The Omnific lays out an amazing array of heavy instrumental prog on Escapades.
The Australian trio The Omnific is Matthew Fackrell (bass), Toby Peterson-Stewart (bass), and Jerome Lematua (drums). That’s right. Two bass players. I’ve been saying for years, “You know what you never see? Two basses in a band.” I am going to have to retire that one from my altered-state repertoire. They play instrumental progressive music across a range of styles from metal to rock to jazz and pretty much everything around and in between.
Expect the unexpected. Seriously. The bass lines are breathtaking; sometimes difficult to believe they are real. I love Les Claypool and he is clearly one of the best, most accomplished bassist in the history of modern rock – I bet Les would on board with these constructions and also be impressed.
In every style that emerges, the progressive lines elbow in and, rather than overpowering the demonstrated course, they join with it to create a synergistic time-lapse garden of music. The sharp pops of the bass, heavy syncopation, and a pulsing, turbulent energy are massively compelling forces.
And then there are songs like “Dwam” that are soft, melodic, beautifully enchanting. “Ne Plus Ultra” could be the soundtrack to a roving spaceship that may or may not be lost in the farthest reaches of the universe. The possibilities undulate with an aura limitlessness.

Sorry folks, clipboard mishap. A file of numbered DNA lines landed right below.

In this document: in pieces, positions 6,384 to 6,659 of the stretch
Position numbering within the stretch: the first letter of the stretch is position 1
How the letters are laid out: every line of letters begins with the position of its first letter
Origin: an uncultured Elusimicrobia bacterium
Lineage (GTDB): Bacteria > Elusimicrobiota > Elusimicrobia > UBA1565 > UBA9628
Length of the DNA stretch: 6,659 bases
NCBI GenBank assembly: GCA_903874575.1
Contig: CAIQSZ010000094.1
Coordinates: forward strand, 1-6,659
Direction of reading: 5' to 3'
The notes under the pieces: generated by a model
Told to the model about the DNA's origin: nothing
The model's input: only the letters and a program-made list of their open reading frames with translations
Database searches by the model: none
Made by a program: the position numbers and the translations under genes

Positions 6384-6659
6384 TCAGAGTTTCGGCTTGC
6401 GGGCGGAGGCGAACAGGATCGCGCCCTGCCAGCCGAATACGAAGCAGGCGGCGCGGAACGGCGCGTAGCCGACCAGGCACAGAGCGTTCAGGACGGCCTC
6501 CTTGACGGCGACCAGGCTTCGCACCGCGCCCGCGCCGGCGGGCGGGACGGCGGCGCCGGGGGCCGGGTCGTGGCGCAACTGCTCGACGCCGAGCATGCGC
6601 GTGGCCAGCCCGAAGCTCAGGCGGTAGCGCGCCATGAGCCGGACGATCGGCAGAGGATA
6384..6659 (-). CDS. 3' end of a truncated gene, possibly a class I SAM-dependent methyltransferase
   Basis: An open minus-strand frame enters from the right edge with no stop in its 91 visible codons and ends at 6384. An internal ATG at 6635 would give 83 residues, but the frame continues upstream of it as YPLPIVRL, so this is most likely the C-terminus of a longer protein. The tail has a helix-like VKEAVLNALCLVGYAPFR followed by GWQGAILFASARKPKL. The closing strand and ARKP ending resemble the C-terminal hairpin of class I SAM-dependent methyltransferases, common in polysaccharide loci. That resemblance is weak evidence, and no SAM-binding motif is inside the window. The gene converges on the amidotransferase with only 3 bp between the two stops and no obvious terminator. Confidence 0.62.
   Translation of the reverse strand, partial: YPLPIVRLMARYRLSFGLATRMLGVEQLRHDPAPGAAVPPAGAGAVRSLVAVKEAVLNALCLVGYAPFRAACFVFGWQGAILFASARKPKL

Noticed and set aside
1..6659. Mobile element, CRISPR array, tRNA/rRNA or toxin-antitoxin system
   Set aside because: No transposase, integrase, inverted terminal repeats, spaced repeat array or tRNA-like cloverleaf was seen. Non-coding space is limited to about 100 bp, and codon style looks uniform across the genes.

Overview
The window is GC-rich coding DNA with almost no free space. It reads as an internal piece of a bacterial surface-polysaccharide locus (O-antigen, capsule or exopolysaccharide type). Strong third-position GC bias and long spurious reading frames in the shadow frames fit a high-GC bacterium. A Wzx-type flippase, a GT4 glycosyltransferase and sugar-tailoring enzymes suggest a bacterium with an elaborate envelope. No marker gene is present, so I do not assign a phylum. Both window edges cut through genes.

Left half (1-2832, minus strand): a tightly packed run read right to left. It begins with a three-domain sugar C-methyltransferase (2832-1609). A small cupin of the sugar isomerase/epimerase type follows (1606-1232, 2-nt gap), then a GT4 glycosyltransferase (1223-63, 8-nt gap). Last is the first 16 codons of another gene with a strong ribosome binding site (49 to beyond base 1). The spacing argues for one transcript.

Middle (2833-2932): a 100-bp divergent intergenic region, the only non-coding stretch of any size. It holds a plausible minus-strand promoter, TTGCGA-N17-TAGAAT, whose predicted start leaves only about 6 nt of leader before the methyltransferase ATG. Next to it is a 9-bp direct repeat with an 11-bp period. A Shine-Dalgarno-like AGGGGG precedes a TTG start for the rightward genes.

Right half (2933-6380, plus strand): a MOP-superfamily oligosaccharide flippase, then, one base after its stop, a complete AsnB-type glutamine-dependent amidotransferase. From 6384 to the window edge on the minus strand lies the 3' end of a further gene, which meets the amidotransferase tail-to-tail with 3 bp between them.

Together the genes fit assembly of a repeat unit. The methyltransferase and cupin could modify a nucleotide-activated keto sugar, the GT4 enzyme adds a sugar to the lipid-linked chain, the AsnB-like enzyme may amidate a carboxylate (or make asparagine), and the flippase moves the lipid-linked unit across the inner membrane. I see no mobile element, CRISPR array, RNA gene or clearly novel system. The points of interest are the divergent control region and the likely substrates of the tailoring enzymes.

The closer is “Posterity.” When I think of the title to mean all and everything that comes next, the music fits right in. The lyricism of the keys seem at first to be in contrast with the punchiness of the rhythm, but as with the other pieces it all flows together and, while I wouldn’t call it linear, it does coalesce into meaning that is at once obvious and profound. Recommended.
Escapades is out on Friday, October 8th and can be picked up at Wild Thing Records or Bandcamp.
Wild Thing Records, https://www.wildthingrecords.com/collections/the-omnific